Turning to Nostalgia
A celebration of the geniuses of ballet's past is also a plea for its future
A History of Ballet
by Jennifer Homans
$35.00 List Price
In her magisterial history of classical dance, Jennifer Homans tells the story of ballet's life over four centuries: dance conventions and dance-obsessed people, ideas and political movements, sacred and profane gestures. Apollo's Angels is a cultural history of the highest order—like Anne Hollander's Seeing Through Clothes or Frances Yates's The Art of Memory. The book, with its quiet, encyclopedic knowledge, relates more than a decade spent in archives around the world, reading generations of scholars. The result is neither a digital-age mash-up nor an overlong compilation of "the greatest dance stories of all time." Homans is wholly uninterested in the culture wars dominating academic discussions about the performing arts. Backstage gossip and cults of personality don't monopolize her attention but are instead harnessed into a greater narrative: that of the humanizing function of dance—the historical role of ballet as a Platonic ideal. By watching beautiful ballets, we become more noble versions of ourselves.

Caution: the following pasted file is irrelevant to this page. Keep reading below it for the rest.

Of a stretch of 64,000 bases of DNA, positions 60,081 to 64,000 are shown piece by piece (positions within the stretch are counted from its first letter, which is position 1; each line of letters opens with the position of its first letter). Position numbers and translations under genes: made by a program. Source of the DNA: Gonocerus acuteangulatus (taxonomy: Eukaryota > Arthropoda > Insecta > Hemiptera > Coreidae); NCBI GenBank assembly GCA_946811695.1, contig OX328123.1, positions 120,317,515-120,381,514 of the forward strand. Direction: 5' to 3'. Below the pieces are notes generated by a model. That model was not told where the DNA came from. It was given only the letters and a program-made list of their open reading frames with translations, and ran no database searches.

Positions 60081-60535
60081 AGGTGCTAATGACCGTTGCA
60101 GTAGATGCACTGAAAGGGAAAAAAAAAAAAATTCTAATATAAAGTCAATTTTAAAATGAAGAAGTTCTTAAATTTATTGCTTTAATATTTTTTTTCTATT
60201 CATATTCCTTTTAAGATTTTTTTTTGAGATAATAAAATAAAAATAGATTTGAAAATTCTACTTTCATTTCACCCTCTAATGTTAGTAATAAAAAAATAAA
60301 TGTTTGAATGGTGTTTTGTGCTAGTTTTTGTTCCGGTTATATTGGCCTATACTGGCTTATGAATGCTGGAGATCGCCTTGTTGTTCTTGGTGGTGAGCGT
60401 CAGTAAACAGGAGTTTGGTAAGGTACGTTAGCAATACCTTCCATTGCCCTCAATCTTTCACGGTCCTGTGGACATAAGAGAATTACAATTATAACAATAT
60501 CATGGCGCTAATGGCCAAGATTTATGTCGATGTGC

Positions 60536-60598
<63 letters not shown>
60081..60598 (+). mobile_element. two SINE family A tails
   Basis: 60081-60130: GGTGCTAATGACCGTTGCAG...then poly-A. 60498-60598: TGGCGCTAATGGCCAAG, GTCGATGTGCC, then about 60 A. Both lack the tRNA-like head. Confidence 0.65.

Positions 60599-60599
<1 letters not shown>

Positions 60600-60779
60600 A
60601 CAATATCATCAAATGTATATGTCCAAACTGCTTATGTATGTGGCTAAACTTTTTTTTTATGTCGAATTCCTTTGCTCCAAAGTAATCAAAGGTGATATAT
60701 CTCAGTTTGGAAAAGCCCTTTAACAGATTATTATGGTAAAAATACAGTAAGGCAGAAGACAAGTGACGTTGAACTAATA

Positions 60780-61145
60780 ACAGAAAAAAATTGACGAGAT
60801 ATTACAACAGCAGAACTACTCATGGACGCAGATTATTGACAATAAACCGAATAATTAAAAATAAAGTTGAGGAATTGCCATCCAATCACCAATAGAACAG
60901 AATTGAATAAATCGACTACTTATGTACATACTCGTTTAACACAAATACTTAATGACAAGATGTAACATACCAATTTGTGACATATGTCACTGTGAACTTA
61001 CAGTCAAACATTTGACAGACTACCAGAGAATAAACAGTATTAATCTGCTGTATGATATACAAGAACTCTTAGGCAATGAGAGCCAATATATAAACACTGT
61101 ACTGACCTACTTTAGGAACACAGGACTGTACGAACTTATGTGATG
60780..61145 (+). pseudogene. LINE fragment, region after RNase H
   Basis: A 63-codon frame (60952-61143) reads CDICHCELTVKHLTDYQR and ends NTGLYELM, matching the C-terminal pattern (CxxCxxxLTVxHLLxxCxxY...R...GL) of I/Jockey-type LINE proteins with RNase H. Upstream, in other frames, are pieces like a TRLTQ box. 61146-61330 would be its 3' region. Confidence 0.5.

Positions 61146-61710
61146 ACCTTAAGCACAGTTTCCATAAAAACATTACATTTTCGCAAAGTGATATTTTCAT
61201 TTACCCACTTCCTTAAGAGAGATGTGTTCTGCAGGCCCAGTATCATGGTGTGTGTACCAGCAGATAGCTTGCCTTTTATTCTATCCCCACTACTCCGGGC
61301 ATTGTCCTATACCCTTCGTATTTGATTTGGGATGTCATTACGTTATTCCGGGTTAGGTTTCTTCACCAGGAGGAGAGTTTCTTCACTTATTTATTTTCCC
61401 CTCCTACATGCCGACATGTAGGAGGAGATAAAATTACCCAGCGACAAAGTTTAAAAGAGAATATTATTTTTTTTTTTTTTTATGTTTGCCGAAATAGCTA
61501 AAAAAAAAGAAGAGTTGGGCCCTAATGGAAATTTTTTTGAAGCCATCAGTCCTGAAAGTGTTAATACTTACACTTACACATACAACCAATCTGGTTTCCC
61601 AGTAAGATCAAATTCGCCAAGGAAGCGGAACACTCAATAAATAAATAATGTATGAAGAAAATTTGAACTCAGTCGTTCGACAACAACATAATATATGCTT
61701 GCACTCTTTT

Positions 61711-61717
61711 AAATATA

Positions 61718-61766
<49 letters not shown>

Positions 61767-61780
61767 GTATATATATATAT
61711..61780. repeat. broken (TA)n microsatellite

Homans—the widow of the late historian Tony Judt—brings to the page a practical knowledge gained in an earlier career as a dancer. Thus she leaps easily from big-picture political trends in one sentence to the minutiae of a dancer's steps in the next, from how dances were made to who the patrons were. (The czars sat in a gold-encrusted box in the middle of the theater and made a display of their entrance; Stalin snuck in through a private entrance to a bulletproof bunker with its own stash of vodka.) As for what types of government forge the best conditions for